Here, the sentence feels as formal but, by the end, is positively gothic. The detached tone is not simply a method of convincing the reader, but also a demonstration of the ruthless ambition of the parents. When, describing Joe’s death, we are told, “he was loaded and flown at a Nazi target” (he was killed while flying bomber during the Second World War), we see how Joseph and Rose saw their children as objects, as political weapons with which to make an assault on the highest office in the land.

Burns’ most disconcerting technique, though, is to scatter the narrative with newspaper clippings. Between the sentences above we find “Private yacht for auction”, and after the second we have in large letters: “Capitalist.” The cut-outs are not part of the narrative so much as a commentary on it, a sideways glance at what’s going on, torn from the heart of the culture which created the Kennedy myth.

The novel is divvied into eight chapters. The second, ‘Hey! You with the Car’, tells Jack’s story:

“Shaking hands across the street, every girl requested the pleasure, fifteen thousand votes in gowns.”

Jack is “colour film” compared to Nixon whose film “took place in a grey telescope.” It describes both his presidential victory and his assassination:

“The town of Dallas is built on guns and stretches in an arc of war.”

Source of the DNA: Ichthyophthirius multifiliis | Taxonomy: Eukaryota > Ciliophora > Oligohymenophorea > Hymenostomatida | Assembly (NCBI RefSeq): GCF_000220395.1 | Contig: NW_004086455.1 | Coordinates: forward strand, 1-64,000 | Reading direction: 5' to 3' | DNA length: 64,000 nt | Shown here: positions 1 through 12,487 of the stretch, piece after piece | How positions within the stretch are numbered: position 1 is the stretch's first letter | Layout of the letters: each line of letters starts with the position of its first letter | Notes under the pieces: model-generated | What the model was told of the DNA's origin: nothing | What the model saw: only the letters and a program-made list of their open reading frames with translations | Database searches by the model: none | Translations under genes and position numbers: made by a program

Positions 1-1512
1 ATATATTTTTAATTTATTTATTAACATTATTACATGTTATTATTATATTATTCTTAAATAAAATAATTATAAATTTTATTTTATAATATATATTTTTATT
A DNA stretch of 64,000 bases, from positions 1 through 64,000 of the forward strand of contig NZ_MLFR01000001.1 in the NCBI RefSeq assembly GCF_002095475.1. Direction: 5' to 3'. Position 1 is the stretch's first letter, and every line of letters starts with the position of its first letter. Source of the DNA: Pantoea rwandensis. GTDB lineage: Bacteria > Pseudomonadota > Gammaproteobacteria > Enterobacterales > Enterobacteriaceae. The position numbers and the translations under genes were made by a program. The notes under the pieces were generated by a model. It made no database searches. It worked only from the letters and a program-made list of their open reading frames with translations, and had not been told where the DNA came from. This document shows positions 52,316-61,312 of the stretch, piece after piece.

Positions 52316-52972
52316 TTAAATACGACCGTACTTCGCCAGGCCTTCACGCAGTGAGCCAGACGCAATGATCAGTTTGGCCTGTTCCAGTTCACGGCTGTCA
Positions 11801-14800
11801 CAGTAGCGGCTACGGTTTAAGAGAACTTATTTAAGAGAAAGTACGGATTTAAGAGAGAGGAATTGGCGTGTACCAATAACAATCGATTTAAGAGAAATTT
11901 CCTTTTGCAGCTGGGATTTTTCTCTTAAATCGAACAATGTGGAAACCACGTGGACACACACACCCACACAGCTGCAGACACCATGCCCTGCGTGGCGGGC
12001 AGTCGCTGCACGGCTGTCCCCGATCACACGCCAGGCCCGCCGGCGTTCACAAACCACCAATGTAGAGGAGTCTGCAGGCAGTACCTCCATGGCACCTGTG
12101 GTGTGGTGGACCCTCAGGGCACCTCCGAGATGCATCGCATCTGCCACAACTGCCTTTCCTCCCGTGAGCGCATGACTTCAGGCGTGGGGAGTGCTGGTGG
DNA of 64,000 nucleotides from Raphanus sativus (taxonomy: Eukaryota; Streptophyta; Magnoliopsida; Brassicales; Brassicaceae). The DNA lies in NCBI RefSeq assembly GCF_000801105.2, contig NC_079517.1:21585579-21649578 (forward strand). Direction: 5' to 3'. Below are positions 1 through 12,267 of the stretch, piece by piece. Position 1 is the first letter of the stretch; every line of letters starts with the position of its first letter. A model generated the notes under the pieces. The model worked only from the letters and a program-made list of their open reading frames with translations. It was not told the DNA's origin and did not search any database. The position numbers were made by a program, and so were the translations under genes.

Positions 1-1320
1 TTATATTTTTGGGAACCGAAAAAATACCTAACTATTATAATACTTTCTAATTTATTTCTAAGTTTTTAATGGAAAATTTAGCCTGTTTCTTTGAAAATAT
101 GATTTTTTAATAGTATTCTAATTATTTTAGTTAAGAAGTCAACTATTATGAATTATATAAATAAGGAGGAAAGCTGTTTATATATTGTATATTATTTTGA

The next chapter, too, focuses on his death; on Lee Harvey Oswald and Jack Ruby, before the novel moves onto Bobby. It would be fair to say that Burns has no interest in safeguarding anyone’s reputation:

“While his public life preserved the fabric of political respectability, his intimate needs were served by boys.”

This applies equally to the story of Teddy as the car accident which the senator escaped leaving a young woman dead (he had driven the car of a bridge and into the water) is recounted in detail. Teddy is said to have commented:

“Mary is dead. Everyone dies. Not my business. She took care of herself.”

Dreamerika! is an angry book, a fierce condemnation of a country in which one family can wield so much power and influence. It presents a picture of a society where money is everything:

“He offered to buy America for seventeen billion dollars and received assurances that the government would move put at their leases expired.”

Finally, the American Dream itself is corrupted, as Burns illustrates by moving beyond the Kennedys to Charles Manson. The novel’s final pages read like science fiction, a report on a dead planet, a lost civilisation:

“When they lost control of their world there was confusion in the area. They began to record the glories of the past. The ancient people once had power.”

However prescient this felt at the end of the sixties, it seems that Alan Burns’ time has come again.

Amphibian

January 16, 2019

Christina Neuwirth’s Amphibian is a first novel from a new press, Speculative Books, which mainly specialises in poetry. It’s a small book – at 124 pages it could be classed as a novella, and in physical form it loses an inch at each edge to the average paperback – but it overflows with imagination. The premise is a simple one revealed in the staff email with which it opens:

“I am writing to inform you that, after the latest Sales Review, the revenues from the fourth floor have been deemed less than satisfactory. It has therefore been decided that the fourth floor will be gradually put under water, effective tomorrow morning, 26th June.”